Aquascaping is all about creativity. Sometimes it is a mix of imaginations and ideas. Sometimes it is a combination of the three. The ultimate goal is to create an aquarium that truly stands out. Have you ever looked at the sample projects of the Father of Aquascaping, Takashi Amano, and wondered how he did it? It was a combination of hard work, ideas, imagination, and creativity.
One of the most popular aquarium projects that you may want to set up is an aquarium with artificial plants. This might take quite some time to set up. And, it can be either simple or complex depending on your skills.
Practical Fish Keeping describes an aquarium with artificial plants as a project that really stands out. If you think of it, it is something you do not just want to check out. It is a whole new concept that you might want to try.
Plastic plants may be rubbished by some purists and, if I’m going down the biotope route, I will of course try to use natural products wherever possible. However, artificial plants definitely have their place, not just with beginners but more seasoned aquarists too.They aren’t fussy about water either, so can be used to great effect with no detriment to water conditions. They’re easy to clean too, meaning a simple wipe with an algae pad, brush or spray with the shower head will remove any algae and detritus, and make them look as good as new again.
Let’s summarize the point this way: an artificial aquarium is something every onlooker will fall in love with right on the first sight. It attracts a kind of an obsession that’s not so quite common for ordinary aquariums.
Besides attracting attention, artificial plant aquariums are both flexible and easy to maintain. Foster Smith agrees natural aquariums are detailed and real. But they are quite complex to maintain. Artificial plant aquariums are the exact opposite.
Artificial plants are now available in fresh and saltwater species, plastic or “silk-like” construction, and a range of colors and sizes for foreground, mid-ground, and background planting. The use of artificial plants is now limited only by your preferences and your imagination.Artificial plants arrive essentially ready to use. You need only place them in your desired location. Simply rinse them prior to installing them in your aquarium. If you wish, you can also soak plants in warm water (to relax the fabric and give them an even more realistic look) for 15-30 minutes prior to placement.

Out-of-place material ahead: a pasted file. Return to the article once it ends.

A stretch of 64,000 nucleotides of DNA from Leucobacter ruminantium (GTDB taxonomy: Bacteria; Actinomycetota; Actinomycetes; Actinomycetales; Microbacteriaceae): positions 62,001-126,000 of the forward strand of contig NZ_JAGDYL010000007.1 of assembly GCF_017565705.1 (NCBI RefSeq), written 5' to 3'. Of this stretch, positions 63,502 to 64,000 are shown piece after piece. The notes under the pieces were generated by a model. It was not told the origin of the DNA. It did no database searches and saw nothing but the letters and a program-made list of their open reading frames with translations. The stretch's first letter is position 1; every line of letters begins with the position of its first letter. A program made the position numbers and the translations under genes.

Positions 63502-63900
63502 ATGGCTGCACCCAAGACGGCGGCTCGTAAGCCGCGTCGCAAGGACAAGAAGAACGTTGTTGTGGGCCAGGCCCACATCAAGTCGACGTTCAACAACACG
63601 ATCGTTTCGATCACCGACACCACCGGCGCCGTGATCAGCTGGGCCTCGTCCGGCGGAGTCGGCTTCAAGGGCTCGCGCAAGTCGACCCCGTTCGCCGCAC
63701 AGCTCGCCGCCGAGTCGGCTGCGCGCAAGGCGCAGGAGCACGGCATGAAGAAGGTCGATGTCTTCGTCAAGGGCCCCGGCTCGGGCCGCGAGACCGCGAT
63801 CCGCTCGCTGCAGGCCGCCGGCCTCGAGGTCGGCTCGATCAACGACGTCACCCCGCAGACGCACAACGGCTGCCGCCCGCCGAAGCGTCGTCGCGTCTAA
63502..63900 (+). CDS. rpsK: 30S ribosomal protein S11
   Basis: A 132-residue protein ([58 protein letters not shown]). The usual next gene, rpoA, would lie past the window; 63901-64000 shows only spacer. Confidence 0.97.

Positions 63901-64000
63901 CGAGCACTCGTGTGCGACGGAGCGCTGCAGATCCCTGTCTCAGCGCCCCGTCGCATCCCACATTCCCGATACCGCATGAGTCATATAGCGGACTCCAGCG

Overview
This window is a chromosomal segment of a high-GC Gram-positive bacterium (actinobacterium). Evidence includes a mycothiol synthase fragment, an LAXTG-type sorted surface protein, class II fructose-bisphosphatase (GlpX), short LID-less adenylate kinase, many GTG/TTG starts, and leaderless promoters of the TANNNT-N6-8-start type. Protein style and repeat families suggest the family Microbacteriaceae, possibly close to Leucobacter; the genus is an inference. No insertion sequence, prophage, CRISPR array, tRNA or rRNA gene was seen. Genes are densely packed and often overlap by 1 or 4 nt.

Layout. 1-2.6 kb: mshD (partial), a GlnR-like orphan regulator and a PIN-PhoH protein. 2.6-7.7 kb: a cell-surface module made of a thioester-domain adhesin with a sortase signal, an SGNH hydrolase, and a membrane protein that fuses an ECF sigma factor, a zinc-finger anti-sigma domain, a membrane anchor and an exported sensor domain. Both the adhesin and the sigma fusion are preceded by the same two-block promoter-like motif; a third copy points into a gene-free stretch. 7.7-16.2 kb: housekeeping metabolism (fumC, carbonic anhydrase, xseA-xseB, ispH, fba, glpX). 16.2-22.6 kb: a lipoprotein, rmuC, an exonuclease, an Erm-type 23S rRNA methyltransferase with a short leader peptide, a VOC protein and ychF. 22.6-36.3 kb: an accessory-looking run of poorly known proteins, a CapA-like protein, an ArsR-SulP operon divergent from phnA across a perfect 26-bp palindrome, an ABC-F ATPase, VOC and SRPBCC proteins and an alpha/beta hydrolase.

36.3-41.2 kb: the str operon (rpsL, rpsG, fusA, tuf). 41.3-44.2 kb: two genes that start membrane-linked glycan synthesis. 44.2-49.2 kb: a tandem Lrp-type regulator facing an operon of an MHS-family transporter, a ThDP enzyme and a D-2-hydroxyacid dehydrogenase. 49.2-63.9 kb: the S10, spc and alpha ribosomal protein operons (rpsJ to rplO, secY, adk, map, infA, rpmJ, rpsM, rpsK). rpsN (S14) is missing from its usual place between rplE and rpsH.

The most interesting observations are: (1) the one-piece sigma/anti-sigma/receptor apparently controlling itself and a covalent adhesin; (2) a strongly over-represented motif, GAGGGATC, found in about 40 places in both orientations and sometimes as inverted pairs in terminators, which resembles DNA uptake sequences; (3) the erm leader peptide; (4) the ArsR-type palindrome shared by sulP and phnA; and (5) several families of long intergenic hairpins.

A flexible aquarium is, of course, easy to manage. The fact that your creation is limited only to your imagination, creativity, and preferences means that you can use artificial plants in so many different ways.
Let’s be honest. Setting up an aquarium with real plants is downright hectic. That’s because it is both expensive and time-consuming. Maybe you are not interested in an aquarium with artificial plant because you think they don’t look life-like, but Home Aquaria states that they really look great.
Silk versions of live plants are almost indistinguishable from the live plants themselves- sometimes they look better- and cost less because additional equipment is required to run a tank with live plants. Most planted aquariums require fertilizers, carbon dioxide and strong flourescent lighting, (which additionally is unpleasant for residential or office lighting and can even trigger migraines in guests or clients.)
The one thing about natural plants is they require strong lighting, artificial fertilizers, as well as carbon dioxide. These aren’t just toxic to plants; they are also not as friendly to the environment as natural fertilizers are.
The most important takeaway is this: there is no right or wrong way to set up your aquarium. In fact, the kind of an aquarium that you can design is only limited to your thoughts and imagination. Right now, try and experiment with the concept of aquarium with artificial plants.